KOLO TV has a very nice four-minute video tribute to the crew that was killed June 17, 2002 when their C-130A air tanker, Tanker 130, crashed while fighting a wildfire near Walker, California killing all three on board. It includes a short interview conducted minutes before the accident with Steve Wass, one of the pilots. The other two crew members were Craig LaBare and Mike Davis. The video has the well-known footage of the wings falling off the air tanker as it crashed just after making a drop.
A month after the crash of T-130, a P4Y-2 Privateer, T-123, crashed while maneuvering over a fire near Estes Park, Colorado. Both pilots, Ricky Schwartz and Milt Stollak were killed.
The NTSB determined that the cause of both crashes was in‑flight structural failure due to fatigue cracking in the wings, and that maintenance procedures had been inadequate to detect the cracking.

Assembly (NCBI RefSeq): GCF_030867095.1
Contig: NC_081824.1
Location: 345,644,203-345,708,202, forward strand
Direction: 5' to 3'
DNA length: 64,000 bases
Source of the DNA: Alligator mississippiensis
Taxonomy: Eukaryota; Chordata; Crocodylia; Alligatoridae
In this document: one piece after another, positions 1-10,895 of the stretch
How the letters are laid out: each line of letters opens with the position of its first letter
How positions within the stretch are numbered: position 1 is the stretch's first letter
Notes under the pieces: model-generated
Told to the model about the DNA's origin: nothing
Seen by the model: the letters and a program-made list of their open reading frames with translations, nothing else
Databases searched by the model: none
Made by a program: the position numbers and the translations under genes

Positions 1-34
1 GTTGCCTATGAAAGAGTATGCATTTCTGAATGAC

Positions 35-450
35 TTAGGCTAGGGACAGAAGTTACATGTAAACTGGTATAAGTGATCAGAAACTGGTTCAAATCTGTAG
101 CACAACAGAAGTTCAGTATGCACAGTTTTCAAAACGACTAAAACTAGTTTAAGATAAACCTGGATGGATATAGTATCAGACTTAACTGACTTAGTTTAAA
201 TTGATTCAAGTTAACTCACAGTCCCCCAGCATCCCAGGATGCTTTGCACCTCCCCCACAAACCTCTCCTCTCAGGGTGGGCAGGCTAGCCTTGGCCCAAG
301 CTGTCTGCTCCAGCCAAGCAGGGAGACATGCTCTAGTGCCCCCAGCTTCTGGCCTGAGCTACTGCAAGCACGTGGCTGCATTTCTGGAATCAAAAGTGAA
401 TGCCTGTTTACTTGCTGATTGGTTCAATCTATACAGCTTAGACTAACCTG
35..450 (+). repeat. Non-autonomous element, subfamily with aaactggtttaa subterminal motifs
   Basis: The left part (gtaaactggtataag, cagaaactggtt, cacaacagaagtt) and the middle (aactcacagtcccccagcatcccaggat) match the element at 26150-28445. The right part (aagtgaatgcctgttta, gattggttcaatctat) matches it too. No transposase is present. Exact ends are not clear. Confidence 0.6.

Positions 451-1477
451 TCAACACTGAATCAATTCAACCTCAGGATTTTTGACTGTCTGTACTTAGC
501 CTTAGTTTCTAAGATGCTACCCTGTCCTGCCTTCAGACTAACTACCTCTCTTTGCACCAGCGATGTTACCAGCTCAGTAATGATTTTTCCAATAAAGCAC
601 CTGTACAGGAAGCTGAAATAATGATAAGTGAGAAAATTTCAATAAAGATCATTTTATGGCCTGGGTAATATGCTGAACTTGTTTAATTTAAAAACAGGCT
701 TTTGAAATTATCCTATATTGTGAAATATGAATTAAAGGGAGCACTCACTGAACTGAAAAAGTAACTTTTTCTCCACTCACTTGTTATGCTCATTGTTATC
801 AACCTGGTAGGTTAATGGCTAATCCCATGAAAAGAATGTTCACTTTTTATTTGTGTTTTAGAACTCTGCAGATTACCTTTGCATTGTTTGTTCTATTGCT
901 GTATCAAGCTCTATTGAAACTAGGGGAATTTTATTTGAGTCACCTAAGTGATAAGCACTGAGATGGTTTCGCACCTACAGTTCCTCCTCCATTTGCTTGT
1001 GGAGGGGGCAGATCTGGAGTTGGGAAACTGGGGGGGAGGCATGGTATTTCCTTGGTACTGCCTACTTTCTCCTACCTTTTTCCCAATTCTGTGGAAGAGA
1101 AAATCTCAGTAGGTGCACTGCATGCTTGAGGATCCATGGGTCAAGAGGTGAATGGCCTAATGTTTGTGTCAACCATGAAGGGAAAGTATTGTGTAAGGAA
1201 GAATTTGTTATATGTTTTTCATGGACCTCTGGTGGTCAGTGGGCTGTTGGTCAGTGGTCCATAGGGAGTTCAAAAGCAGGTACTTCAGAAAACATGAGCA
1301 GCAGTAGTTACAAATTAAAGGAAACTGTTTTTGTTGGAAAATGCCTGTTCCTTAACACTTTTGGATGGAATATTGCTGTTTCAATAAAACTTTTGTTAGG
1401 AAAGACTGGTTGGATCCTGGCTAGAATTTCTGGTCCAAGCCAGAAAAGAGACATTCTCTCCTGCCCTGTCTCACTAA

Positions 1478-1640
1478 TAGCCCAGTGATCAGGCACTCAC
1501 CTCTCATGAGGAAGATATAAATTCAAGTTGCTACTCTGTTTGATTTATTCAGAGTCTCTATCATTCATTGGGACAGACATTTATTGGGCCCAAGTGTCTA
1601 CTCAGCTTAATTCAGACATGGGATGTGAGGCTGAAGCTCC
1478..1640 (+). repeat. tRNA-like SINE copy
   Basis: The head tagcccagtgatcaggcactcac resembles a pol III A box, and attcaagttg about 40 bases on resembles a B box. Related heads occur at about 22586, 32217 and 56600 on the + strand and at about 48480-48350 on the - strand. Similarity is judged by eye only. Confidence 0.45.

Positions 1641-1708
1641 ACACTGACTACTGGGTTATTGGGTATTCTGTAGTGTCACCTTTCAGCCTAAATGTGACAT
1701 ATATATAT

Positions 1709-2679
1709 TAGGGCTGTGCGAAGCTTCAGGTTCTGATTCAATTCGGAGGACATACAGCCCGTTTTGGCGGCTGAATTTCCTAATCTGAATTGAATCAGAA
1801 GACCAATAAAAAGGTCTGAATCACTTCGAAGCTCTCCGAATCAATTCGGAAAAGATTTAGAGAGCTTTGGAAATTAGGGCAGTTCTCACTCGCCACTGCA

These accidents changed aerial firefighting. The Forest Service banned certain models of old war birds and developed new contract specifications regarding inspections and stress monitoring. During the next ten years the large air tanker fleet atrophied, shrinking from 44 on exclusive use contracts in 2002 to 9 in 2012. Not much was done to restore the program until eight days after two pilots were killed in crashes of two P2V air tankers on the same day in 2012 — the Forest Service issued contracts for seven “next generation” air tankers manufactured in the 1980s and 1990s, taking a small step toward partially rebuilding the fleet. As the fire season began in 2018, 13 large air tankers were on federal exclusive use contracts.